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Differential Immune Responses Triggered against Salmonella enterica

By Labmedica International staff writers
Posted on 06 Sep 2019
Enteric fevers, caused by the Salmonella enterica serovars Typhi (ST), Paratyphi A (PA) and Paratyphi B (PB), are life-threatening illnesses exhibiting very similar clinical symptoms but with distinct epidemiologies, geographical distributions and susceptibilities to antimicrobial treatment.

In humans, the only reservoir for these infections, the disease spreads by the fecal-oral route via contaminated food and water. ST, PA and PB adhere to and invade the distal ileum epithelium and, subsequently, disseminate to cause enteric fevers. Intestinal epithelium and immune cells play a pivotal role in sensing and directing immune responses to maintain homeostasis.

Image: NETosis Assay Kit: PMA induces neutrophil extracellular trap (NET) formation in human neutrophils (Photo courtesy of Cayman Chemical).
Image: NETosis Assay Kit: PMA induces neutrophil extracellular trap (NET) formation in human neutrophils (Photo courtesy of Cayman Chemical).

Scientists at the University of Maryland School of Medicine (Baltimore, MD, USA) and their colleagues used a three-dimensional organotypic model of the human intestinal mucosa and PA, PB, and ST, and they observed significant differences in the secretion patterns of pro-inflammatory cytokines and chemokines elicited by these serovars. Blood samples were taken from healthy volunteers.

Levels of elastase and myeloperoxidase (MPO) in culture supernatants were measured by using commercial NETosis and polymorphonuclear leukocyte (PMN) Activity Myeloperoxidase Assay kits, respectively. For flow cytometric assays, single cells were stained with a dead-cell discriminator, violet fluorescent viability dye and then stained intracellularly for IL-6, IL-8, CCL3, and TNF-α, and fixed with 1% formaldehyde. Data were analyzed by flow cytometry on an LSR-II instrument. Isolation of total cellular RNA was performed and processed.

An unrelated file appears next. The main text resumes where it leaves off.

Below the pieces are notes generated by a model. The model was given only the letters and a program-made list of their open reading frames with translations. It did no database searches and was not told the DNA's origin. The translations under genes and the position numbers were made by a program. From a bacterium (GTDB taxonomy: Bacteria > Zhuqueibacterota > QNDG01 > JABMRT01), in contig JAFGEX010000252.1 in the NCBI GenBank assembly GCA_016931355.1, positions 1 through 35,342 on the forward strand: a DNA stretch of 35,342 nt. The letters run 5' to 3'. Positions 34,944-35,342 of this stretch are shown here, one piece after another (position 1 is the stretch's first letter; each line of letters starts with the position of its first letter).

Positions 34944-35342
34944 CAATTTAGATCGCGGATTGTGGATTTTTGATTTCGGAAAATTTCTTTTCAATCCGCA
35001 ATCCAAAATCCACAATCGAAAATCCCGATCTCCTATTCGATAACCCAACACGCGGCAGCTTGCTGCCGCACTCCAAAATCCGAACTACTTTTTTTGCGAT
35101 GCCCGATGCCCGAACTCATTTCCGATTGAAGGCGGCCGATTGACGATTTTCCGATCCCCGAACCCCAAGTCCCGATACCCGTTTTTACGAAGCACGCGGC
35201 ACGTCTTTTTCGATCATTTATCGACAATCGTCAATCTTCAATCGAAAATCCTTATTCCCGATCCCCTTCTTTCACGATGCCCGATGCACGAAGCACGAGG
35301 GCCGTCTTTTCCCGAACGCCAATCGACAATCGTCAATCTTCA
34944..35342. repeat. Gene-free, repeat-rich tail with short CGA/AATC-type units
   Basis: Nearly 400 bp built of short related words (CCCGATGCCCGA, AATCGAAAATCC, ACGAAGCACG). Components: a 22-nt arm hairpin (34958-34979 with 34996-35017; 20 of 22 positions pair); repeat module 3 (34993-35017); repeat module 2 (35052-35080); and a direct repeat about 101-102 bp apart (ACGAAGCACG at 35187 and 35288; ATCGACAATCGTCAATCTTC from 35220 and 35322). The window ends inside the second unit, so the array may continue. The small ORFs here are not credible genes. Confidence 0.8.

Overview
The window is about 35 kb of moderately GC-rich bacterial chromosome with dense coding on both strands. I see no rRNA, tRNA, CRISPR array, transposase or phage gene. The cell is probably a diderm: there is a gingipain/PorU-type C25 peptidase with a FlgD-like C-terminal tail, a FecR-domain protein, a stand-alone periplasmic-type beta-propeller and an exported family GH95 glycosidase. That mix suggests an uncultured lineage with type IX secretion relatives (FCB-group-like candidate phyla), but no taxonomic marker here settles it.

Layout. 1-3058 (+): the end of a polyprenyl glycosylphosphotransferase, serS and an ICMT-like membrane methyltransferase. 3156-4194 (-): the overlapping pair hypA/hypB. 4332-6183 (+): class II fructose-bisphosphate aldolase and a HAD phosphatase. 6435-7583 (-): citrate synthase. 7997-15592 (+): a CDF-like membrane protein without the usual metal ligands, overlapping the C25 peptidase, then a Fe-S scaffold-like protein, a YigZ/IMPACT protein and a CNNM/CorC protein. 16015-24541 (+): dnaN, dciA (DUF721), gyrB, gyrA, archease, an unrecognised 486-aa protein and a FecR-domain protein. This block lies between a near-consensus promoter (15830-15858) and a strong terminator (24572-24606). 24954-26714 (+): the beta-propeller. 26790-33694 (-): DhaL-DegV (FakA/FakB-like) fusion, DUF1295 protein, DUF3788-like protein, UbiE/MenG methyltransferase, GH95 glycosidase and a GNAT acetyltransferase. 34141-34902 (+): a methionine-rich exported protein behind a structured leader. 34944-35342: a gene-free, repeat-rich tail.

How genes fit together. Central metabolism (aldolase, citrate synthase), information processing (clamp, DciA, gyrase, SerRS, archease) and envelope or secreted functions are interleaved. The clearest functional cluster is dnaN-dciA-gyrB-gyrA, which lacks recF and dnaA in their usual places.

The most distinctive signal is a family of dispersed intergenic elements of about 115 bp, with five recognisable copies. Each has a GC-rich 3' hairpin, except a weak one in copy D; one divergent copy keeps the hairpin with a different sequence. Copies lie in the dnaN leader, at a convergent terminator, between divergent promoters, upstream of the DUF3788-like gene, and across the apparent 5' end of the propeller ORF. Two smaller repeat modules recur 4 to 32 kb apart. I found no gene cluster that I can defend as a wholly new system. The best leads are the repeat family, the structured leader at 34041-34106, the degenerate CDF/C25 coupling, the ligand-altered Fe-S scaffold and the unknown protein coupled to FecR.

The team reported that cytokines/chemokines were likely to be co-regulated and influenced the function of epithelial cells, such as the production of IL-8. They also found differing levels of polymorphonuclear leukocyte (PMN) migration among various infection conditions that either included or excluded lymphocytes and macrophages (Mϕ), strongly suggesting feedback mechanisms among these cells. Blocking experiments showed that IL-1β, IL-6, IL-8, TNF-α and CCL3 cytokines were involved in the differential regulation of migration patterns.

The authors concluded that the crosstalk among the lymphocytes, Mϕ, PMN and epithelial cells is cytokine/chemokine-dependent and bacterial-serotype specific, and plays a pivotal role in orchestrating the functional efficiency of the innate cells and migratory characteristics of the leukocytes. The study was published on August 14, 2019, in the journal PLOS Neglected Tropical Diseases.

Related Links:
University of Maryland School of Medicine


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